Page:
Frequently the emperors themselves. and that therefore ecclesiastical canons should be sanctioned by the emperor and become the law of the land as well. the transfer of the capital to the Bosphorus. adorned by the names of Balsamon. The bond between the two halves of the empire — which had been strained by Diocletian’s diarchy. and the Eastern orientation of Byzantine politics. and later. the link between them was being lost. . assured the empire of several more centuries of political stability and even power. which constantly threatened it. the East. concerned the sphere of Church and state rather than the Church alone. and the division of Theodosius — was further loosened by the barbarian invasions. concentrated all its efforts on solving them. Zonaras. this divergence was bound to be clearly exposed. It is completely incorrect to imagine problems of Church structure as alien to an Orthodox East forever soaring in the heights of metaphysics. Therefore the East did not react ecclesiastically to the Roman question. conclusively adopted by the emperors after the failure of Justinian’s dream. in whose reign (976-1025) the empire stretched from Istria to the Euphrates and from the Drava to Cyprus. in the consecration of Patriarch Menas by Pope Agapetus at the start of Justinian’s reign.or unsuccessfully — by co-ordination with the structure of the state. continually shaken by dogmatic disputes. the Easterners simply could not comprehend the dogmatic significance the popes attached to their jurisdictional claims. and carelessly assumed it was simply a matter of administrative precedence and love of power. and each was beginning to live its own closed and separate life. From the time when the imperial authority became Christian. and was frequently obliged to seek help in the West. It included the Isaurian and Macedonian dynasties.” This occurred in the elimination of the so-called Acacian schism in 515. it “was not closed off as much in any direction as in the West . Sooner or later. Even at that time. Chomatenus. The East’s insensitivity to the depth of its divergence from Rome in its understanding and experience of the Church resulted primarily from the merging of Church and state in the ecclesiastical cast of mind in Byzantium. The Roman oekumene was falling apart into separate worlds. The face of 124 . One need only point to the canonical tradition of Byzantium. This governmental barrier prevented the Byzantine Church from understanding the real theological or ecclesiological significance of the problem of the papacy. But it happened that communication between the churches. all papal protests against the promotion were also condemned to failure. The last upswing in this Eastern autarchy of the empire must be considered to have taken place under Basil Bulgaroctonus. This “Eastern” period lasted as long as Byzantium alone was capable of withstanding the pressure of Asia. instinctively aware that this would change nothing in the imperial organization of the Eastern Church. the East assumed. The basic aim of Byzantine politics was now becoming defense from the Asiatic East. broke down increasingly with the succeeding centuries. urged the Eastern bishops to an inconsistent “Romophilia. Eastern bishops called the pope their father and teacher. which alone could have restored the policy of healing each other’s illnesses. But the canonical way of thinking in the East was unlike that of the West. and many others. Such an administrative matter. since the question seemed administrative rather than ecclesiological. On the other hand. . it was held that all questions concerning outward organization of the Church should be solved in conjunction with that authority. which was less “theological” but also less susceptible to diseases of heresy. of course. The West ceased to be necessary to Byzantium. For the same reasons for which the Church of Constantinople was “condemned” to promotion. concerned to get a quick solution to dogmatic disputes that were leading to political rebellion. With the division of East from West and the breakdown of constant communication.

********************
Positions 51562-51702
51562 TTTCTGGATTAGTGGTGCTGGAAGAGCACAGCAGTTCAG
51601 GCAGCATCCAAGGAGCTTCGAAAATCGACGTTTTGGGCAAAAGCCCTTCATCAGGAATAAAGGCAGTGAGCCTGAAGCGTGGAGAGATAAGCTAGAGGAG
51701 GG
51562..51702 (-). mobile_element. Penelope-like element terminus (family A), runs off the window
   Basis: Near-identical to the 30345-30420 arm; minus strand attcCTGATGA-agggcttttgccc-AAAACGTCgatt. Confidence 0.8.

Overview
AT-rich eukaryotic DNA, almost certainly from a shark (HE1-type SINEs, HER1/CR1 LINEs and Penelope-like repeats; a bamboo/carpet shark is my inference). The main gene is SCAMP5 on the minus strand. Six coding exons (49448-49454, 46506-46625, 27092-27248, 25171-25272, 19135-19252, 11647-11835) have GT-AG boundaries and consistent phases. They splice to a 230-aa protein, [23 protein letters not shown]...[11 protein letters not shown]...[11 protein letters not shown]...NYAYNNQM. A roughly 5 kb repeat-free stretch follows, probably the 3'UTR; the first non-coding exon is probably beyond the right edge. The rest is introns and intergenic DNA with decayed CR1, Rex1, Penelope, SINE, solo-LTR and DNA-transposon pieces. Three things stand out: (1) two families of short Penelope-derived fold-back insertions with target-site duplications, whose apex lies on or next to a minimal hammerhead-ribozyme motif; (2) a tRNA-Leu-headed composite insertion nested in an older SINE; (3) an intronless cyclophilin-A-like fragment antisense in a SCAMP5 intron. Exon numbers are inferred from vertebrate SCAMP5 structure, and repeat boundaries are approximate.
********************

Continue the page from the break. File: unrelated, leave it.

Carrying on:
The new position of the bishop of Rome was similarly obscure for the consciousness of the Byzantine Church. The result of this long alienation was that when the two worlds met again. particularly by a constant effort to overcome natural division by the unity of grace. This universal cast of thought. Neumann. and though the unity of the Church was not as yet formally destroyed. two traditions. the conservative and equally “imperially oriented” thinking of the popes passed through many doubts and torments before they determined on a schism. intolerance. True. and haughtiness than were shown by Pope Nicholas and his successors in their intervention in the internal difficulties of the Byzantine Church. which left extremely sad memories in the East. and the stifling narrowness that both sides revealed. ecclesiastically as well as politically. and East and West became locked each within its own horizon. 125 . because of broken relations with the West. La situation mondial de l’Empire Byzantin avant les croisades (Paris. 25. Here were two worlds.Byzantium was turned toward the East. however. two ecclesiastical psychologies. After the break in political and economic communications came the severing of ecclesiastical relations.”32 Loss of Communication. 1905). Officially the Church was one.33 Photius was the first to point out clearly the innovations in the doctrine of the Western Church that constituted the real essence of the schism: 32 C. It would be difficult to imagine more misunderstanding. plunged in its own difficulties stopped thinking about the West. through the fault of the Byzantine emperors. During the iconoclastic controversy. who has devoted a remarkable volume to the rehabilitation of Photius. Everything outside the borders of the empire was defined as “barbarian. 33 Dvornik. true unity. which had previously at least consulted with Rome. op. This has recently been acknowledged in Roman Catholic scholarship by Father Dvornik. which had never been answered or even really posed in the East in the previous period. and Byzantium. and — finally — hostile. The Eastern Church. now became accustomed to getting along entirely without it and was finally enclosed within its own imperialism. is not nourished by “official” ties but by living communion. which knew little of each other. which had so inspired Irenaeus of Lyons and Cyprian of Carthage. The question of Roman claims. they seemed really alien to each other: unneeded. previously considered by Catholics the father of the schism. the suspicion. incomprehensible. There are few sadder pages in the history of the Church than those that record the lack of love. no longer demanding a solution. the last bonds connecting the empire with the papacy gave way. We see the first attempt at such an encounter at the end of the ninth century in the notorious affair of the patriarchs Photius and Ignatius. p.” and relations with these barbarians were extremely vague. Only the desperate situation of Italy and Rome and the impossibility of procuring help from Byzantium threw them into the embrace of the Frankish kings. It must be admitted that the Church submitted to this pressure of history and made no effort to overcome it. cit.” but did not give much thought to whether the pope would recognize these theories. the pettiness. Yet at this period of maximum alienation between East and West comes the final crystallization of Byzantine Orthodoxy. now disappeared. The popes had no time for the East in the troubled and stormy era of the Dark Ages. grew weaker. in living terms it no longer existed. and this was the point of departure for a new period in the history of the Western world. They tried to clear up the obscurity by a theory which called for five patriarchs — related to the idea of the “five senses.